A crisis is not entirely a bad experience, if an organization learns from it. It can lead to positive change that enhances its competitive advantage. The difference is how the crisis is handled (Coombs 2010).

 It is important for an organization to have a policy (formal guidelines and procedures) for effective communication with its stakeholders (employees and public) during a crisis. This is a proactive strategy, and focuses on crisis anticipation, detection, preparation, recognition, prevention or containment and recovery. This also involves identifying the communication and information needs of stakeholders and establishing a framework for meeting these needs early (Siangu 2013).

Second, networking enhances communication outreach. The social media, for example, can be utilized in emergency communications, including the effective monitoring and engagement of public discourse during crisis. Social media has been utilized for effective crisis communication in America’s health sector.  Through its effective online public outreach has enabled Center for Disease Control and Prevention (CDC) to keep the public constantly informed and aware of any potential or real crisis. Its ‘Tip of the Week’ on its homepage, which also involves sending weekly  tips to the many subscribers via e-mail, Twitter and text messages places CDC in a strategic position to mobilize its various stakeholders toward crisis resolution. This strategy worked well for CDC during the Hurricane Ike crisis that hit the Gulf Coast of Texas in September 2008. The Federal Emergency Management Agency (FEMA’s) data sharing with its various stakeholders through social media (Twitter and Blogging) has also worked well for building its network (Tinker et al. 2009).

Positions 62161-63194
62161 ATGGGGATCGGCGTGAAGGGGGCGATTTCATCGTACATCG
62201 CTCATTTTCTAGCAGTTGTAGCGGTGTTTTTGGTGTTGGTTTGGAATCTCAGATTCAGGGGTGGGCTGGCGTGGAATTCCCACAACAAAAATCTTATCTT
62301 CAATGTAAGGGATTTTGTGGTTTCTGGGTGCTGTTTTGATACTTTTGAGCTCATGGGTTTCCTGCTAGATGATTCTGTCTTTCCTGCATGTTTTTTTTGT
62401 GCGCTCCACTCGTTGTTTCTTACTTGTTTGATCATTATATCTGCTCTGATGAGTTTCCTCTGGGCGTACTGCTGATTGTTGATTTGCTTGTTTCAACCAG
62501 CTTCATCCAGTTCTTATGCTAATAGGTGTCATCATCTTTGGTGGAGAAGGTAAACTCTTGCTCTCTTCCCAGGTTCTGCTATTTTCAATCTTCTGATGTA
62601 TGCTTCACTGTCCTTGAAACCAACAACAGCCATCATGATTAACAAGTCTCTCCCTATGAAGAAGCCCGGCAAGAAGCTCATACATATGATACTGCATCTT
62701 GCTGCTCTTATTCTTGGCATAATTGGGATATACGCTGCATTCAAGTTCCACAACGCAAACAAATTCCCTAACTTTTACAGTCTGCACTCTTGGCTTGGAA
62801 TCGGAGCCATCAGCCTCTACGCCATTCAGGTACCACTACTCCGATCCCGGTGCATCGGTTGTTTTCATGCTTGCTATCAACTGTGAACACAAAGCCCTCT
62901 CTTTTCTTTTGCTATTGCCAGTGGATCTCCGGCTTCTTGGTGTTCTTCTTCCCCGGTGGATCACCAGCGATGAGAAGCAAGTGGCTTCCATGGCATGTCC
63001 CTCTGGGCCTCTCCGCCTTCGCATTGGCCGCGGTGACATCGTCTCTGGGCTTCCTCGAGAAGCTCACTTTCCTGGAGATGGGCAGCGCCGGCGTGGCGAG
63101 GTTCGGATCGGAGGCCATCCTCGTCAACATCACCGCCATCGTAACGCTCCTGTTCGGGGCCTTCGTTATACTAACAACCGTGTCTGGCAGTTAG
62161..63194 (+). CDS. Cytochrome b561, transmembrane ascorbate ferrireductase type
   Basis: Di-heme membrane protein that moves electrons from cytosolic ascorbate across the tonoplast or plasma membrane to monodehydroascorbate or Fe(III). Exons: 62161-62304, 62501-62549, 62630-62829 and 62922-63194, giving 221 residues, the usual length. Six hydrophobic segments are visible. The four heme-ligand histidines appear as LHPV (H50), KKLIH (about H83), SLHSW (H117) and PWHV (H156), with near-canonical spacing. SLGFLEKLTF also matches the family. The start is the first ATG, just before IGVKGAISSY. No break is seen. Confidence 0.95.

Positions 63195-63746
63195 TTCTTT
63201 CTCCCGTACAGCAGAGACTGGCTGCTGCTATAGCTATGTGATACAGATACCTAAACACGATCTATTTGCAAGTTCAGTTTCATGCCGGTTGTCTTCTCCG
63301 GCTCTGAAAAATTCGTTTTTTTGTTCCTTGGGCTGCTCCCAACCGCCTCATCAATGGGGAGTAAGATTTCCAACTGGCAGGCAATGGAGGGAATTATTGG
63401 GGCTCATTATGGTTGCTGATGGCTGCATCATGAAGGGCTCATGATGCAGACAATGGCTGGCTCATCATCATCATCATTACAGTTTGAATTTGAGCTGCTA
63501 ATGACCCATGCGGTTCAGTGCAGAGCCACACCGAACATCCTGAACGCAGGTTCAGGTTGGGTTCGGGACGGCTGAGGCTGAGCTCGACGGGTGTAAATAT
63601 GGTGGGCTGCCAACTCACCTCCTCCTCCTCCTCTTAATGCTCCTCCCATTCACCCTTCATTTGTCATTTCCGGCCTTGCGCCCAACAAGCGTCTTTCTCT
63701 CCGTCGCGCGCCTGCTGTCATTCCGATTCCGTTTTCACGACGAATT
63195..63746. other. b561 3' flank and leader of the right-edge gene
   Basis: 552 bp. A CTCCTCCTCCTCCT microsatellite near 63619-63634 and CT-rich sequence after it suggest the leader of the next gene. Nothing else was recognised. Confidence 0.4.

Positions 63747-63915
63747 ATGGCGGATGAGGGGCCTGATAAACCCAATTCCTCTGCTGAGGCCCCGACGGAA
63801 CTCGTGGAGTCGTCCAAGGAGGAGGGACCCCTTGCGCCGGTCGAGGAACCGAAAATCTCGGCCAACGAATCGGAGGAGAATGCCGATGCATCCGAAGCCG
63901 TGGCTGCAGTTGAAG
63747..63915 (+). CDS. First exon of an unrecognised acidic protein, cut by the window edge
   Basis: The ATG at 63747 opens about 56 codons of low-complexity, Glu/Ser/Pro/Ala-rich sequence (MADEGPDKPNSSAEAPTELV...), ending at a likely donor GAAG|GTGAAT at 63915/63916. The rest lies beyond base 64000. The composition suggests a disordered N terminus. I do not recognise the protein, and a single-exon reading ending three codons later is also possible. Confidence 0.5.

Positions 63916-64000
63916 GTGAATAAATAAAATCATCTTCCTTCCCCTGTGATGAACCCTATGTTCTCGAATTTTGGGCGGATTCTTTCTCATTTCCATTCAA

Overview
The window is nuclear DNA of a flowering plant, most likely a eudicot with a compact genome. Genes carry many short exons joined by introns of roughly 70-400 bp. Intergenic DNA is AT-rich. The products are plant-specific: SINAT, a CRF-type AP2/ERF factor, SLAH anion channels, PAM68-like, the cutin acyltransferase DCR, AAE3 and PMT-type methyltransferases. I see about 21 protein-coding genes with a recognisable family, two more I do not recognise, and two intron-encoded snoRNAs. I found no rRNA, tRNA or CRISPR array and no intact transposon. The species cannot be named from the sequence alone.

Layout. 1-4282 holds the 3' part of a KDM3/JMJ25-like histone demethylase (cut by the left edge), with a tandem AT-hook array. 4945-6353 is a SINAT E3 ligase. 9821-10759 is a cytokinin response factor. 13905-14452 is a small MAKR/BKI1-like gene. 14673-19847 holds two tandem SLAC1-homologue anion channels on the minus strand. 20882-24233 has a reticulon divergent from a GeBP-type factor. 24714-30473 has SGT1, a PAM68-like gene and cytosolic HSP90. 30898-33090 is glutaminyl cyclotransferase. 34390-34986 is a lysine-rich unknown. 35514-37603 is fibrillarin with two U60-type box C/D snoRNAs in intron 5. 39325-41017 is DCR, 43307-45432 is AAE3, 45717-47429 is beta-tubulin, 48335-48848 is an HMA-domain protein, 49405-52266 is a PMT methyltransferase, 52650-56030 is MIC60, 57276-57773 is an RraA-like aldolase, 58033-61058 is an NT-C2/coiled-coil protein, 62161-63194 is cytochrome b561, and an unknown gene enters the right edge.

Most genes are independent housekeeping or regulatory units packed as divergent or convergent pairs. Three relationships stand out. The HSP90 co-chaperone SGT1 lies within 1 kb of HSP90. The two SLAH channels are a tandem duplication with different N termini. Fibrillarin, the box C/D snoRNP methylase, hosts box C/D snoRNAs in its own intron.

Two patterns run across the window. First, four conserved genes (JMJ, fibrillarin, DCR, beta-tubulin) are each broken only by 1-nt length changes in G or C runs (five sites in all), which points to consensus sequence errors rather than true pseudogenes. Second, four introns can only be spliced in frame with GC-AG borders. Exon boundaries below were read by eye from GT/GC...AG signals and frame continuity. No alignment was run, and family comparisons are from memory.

After the crisis, the organization must assuage the fears of the stakeholders over potential recurrence of the crisis. It must continue to communicate with the stakeholders, informing them about business continuity. The organization should also continue to gather and analyze information about the crisis to learn from it and initiate necessary change to help avoid such a crisis happening again in the future (Coombs 2010). 


Coombs, WT 2010. Parameters for crisis communication. In W.T. Coombs & S.J. Holladay,

The handbook of crisis communication, United Kingdom: Wiley-Blackwell

Siangu, AK 2013. ‘An analysis of team effectiveness in crisis communication.’

International Journal of Humanities and Social Change, vol.3, no.7: pp. 320-326

Tinker, TL, Dumlao, M & McLaughlin, G 2009. Effective social media strategies during times

of crisis: learning from the CDC, HHS, FEMA, the American Red Cross and NPR. The Public Relations Strategist, Summer